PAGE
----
Satellite
Byte: Chinese scientists have successfully sent an unbreakable code from its Quantum communication to the Earth. It will be a major breakthrough in the development of a “hack-proof” global quantum communication network.

The satellite, called Quantum Experiments at Space Scale (QUESS), is claimed to be the world’s first of its kind and was sent into a sun-synchronous orbit on Aug. 16, 2016. Nicknamed “Micius,” the satellite weighs over 600 kilograms and is situated nearly 500 kilometers above the Earth’s surface.

When the satellite flies over China, it provides an experiment window of about 10 minutes. During that time, the 300 kbit secure key can be generated and sent by satellite, according to Pan.

“That, for instance, can meet the demand of making an absolute safe phone call or transmitting a large amount of bank data,” Pan said.

“Satellite-based quantum key distribution can be linked to metropolitan quantum networks where fibers are sufficient and convenient to connect numerous users within a city over 100 km. We can thus envision a space-ground integrated quantum network, enabling quantum cryptography- most likely the first commercial application of quantum information- useful at a global scale,” Pan said.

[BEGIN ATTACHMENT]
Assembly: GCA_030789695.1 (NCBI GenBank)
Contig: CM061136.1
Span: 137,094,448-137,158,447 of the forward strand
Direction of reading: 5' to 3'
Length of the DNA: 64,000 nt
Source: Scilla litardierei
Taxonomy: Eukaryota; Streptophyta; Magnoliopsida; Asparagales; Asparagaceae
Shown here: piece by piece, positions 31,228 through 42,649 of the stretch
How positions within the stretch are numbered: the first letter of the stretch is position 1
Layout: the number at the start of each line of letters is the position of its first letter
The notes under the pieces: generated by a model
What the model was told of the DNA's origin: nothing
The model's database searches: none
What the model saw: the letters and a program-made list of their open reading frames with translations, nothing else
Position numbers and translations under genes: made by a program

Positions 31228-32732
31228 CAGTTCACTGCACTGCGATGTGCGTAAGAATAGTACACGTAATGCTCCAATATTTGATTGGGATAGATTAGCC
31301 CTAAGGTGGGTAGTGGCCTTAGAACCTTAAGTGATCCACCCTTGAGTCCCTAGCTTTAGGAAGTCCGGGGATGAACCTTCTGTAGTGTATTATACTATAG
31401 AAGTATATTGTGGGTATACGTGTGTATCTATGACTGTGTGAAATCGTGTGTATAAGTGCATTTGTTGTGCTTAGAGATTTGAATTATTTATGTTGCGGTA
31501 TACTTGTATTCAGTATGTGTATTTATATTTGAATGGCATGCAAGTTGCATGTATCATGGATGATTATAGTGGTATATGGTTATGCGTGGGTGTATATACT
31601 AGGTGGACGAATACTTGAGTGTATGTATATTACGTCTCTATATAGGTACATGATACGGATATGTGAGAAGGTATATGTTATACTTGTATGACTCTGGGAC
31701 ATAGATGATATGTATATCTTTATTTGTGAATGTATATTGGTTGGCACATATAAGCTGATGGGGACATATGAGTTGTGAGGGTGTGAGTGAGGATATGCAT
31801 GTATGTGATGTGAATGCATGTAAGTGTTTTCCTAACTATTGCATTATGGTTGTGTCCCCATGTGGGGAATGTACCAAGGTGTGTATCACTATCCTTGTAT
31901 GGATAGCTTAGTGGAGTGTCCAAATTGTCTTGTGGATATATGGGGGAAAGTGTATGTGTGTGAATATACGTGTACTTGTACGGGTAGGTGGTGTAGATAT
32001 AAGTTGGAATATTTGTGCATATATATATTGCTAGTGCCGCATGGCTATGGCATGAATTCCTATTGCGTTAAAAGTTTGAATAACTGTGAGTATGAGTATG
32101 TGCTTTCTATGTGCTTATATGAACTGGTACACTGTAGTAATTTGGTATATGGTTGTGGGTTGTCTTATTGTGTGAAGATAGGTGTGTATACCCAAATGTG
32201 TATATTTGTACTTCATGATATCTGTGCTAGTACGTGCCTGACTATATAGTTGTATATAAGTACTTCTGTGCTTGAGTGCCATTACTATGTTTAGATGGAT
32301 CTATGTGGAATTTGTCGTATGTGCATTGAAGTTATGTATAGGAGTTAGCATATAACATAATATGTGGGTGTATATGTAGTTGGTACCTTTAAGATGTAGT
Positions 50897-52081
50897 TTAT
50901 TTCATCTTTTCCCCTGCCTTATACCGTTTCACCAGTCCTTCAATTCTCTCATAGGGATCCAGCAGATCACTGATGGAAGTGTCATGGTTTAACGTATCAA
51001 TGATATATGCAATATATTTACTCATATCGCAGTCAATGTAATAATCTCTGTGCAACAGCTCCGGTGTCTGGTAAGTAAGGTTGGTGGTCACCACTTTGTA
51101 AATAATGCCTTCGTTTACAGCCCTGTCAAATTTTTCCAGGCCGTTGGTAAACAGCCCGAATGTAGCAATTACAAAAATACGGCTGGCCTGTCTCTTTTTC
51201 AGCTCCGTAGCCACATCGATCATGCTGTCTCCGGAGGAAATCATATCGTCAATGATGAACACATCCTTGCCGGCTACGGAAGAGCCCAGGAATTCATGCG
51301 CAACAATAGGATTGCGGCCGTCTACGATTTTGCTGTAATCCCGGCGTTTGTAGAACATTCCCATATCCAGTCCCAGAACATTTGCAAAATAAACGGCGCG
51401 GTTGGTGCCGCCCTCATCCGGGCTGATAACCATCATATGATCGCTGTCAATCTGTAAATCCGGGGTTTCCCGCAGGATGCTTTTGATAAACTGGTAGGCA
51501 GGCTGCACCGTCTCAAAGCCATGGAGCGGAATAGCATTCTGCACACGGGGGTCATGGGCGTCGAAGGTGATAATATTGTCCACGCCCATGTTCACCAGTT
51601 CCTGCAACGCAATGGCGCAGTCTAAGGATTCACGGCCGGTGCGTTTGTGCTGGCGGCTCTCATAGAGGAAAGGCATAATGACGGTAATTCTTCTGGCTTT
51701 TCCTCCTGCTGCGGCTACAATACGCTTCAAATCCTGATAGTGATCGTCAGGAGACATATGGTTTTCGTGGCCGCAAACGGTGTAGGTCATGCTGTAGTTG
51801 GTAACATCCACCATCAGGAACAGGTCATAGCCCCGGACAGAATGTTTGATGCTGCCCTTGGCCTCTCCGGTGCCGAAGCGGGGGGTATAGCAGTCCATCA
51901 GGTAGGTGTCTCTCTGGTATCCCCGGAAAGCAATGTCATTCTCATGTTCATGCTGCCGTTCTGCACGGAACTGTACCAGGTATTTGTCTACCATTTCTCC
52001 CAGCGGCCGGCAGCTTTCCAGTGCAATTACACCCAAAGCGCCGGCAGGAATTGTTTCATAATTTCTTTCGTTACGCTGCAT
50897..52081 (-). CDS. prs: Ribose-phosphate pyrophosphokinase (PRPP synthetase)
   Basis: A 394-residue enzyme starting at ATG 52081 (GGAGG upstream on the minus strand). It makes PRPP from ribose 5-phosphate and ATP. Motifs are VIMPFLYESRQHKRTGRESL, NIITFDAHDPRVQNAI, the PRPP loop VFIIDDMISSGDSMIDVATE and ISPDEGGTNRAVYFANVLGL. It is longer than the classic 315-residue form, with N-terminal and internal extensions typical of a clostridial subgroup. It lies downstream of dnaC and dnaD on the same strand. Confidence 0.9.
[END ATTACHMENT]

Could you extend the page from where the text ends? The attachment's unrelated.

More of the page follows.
“China is now the world’s leader in quantum communication technologies and is actively co-operating with scientists from Austria, Germany, and Italy in this field,” said Peng Chengzhi, a member of the research team and a professor at the University of Science and Technology in Hefei, Anhui province. “China will lead the quantum space race for the next five years.”

Chinese scientists hope to launch a second quantum communications satellite by the summer of 2021.

Pan Jianwei, the lead scientist of QUESS and an academician of the Chinese Academy of Sciences (CAS), said that the quantum satellite provides an experiment window of about 10 minutes when it flies over China. Within this short time period, Micius can generate and send as many as 300 kbit secure keys, enough to make a highly secure phone call or transmit a large amount of bank data.

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